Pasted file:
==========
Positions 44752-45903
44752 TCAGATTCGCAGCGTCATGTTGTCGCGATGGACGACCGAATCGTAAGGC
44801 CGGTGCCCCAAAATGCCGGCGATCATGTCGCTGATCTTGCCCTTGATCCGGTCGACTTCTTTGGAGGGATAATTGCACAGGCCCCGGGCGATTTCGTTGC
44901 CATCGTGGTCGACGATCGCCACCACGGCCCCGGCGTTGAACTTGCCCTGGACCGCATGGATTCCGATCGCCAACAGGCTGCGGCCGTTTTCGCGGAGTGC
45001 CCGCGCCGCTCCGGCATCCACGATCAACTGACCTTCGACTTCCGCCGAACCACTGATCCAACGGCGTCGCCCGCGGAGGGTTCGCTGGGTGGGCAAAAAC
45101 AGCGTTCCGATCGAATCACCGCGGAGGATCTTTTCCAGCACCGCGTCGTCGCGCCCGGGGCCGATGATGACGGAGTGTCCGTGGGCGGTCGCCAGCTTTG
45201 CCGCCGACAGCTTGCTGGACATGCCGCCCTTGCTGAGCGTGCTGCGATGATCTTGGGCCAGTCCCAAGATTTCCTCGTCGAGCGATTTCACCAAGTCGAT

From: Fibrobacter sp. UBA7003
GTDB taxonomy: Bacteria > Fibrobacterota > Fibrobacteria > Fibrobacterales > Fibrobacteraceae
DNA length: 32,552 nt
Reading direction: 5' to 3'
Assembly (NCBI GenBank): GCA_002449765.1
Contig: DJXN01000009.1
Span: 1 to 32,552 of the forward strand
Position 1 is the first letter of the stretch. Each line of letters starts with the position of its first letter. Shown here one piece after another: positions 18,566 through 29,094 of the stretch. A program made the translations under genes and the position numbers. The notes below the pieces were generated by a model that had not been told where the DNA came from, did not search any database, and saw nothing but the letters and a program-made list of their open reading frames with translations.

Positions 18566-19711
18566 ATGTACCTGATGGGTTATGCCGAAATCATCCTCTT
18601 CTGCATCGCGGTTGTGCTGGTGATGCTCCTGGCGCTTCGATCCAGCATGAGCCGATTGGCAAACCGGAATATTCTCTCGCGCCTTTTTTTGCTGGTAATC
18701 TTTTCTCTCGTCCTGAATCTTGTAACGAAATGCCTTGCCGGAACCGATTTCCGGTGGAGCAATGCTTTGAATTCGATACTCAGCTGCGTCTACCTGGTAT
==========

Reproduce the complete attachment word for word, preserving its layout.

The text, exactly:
Positions 44752-45903
44752 TCAGATTCGCAGCGTCATGTTGTCGCGATGGACGACCGAATCGTAAGGC
44801 CGGTGCCCCAAAATGCCGGCGATCATGTCGCTGATCTTGCCCTTGATCCGGTCGACTTCTTTGGAGGGATAATTGCACAGGCCCCGGGCGATTTCGTTGC
44901 CATCGTGGTCGACGATCGCCACCACGGCCCCGGCGTTGAACTTGCCCTGGACCGCATGGATTCCGATCGCCAACAGGCTGCGGCCGTTTTCGCGGAGTGC
45001 CCGCGCCGCTCCGGCATCCACGATCAACTGACCTTCGACTTCCGCCGAACCACTGATCCAACGGCGTCGCCCGCGGAGGGTTCGCTGGGTGGGCAAAAAC
45101 AGCGTTCCGATCGAATCACCGCGGAGGATCTTTTCCAGCACCGCGTCGTCGCGCCCGGGGCCGATGATGACGGAGTGTCCGTGGGCGGTCGCCAGCTTTG
45201 CCGCCGACAGCTTGCTGGACATGCCGCCCTTGCTGAGCGTGCTGCGATGATCTTGGGCCAGTCCCAAGATTTCCTCGTCGAGCGATTTCACCAAGTCGAT

From: Fibrobacter sp. UBA7003
GTDB taxonomy: Bacteria > Fibrobacterota > Fibrobacteria > Fibrobacterales > Fibrobacteraceae
DNA length: 32,552 nt
Reading direction: 5' to 3'
Assembly (NCBI GenBank): GCA_002449765.1
Contig: DJXN01000009.1
Span: 1 to 32,552 of the forward strand
Position 1 is the first letter of the stretch. Each line of letters starts with the position of its first letter. Shown here one piece after another: positions 18,566 through 29,094 of the stretch. A program made the translations under genes and the position numbers. The notes below the pieces were generated by a model that had not been told where the DNA came from, did not search any database, and saw nothing but the letters and a program-made list of their open reading frames with translations.

Positions 18566-19711
18566 ATGTACCTGATGGGTTATGCCGAAATCATCCTCTT
18601 CTGCATCGCGGTTGTGCTGGTGATGCTCCTGGCGCTTCGATCCAGCATGAGCCGATTGGCAAACCGGAATATTCTCTCGCGCCTTTTTTTGCTGGTAATC
18701 TTTTCTCTCGTCCTGAATCTTGTAACGAAATGCCTTGCCGGAACCGATTTCCGGTGGAGCAATGCTTTGAATTCGATACTCAGCTGCGTCTACCTGGTAT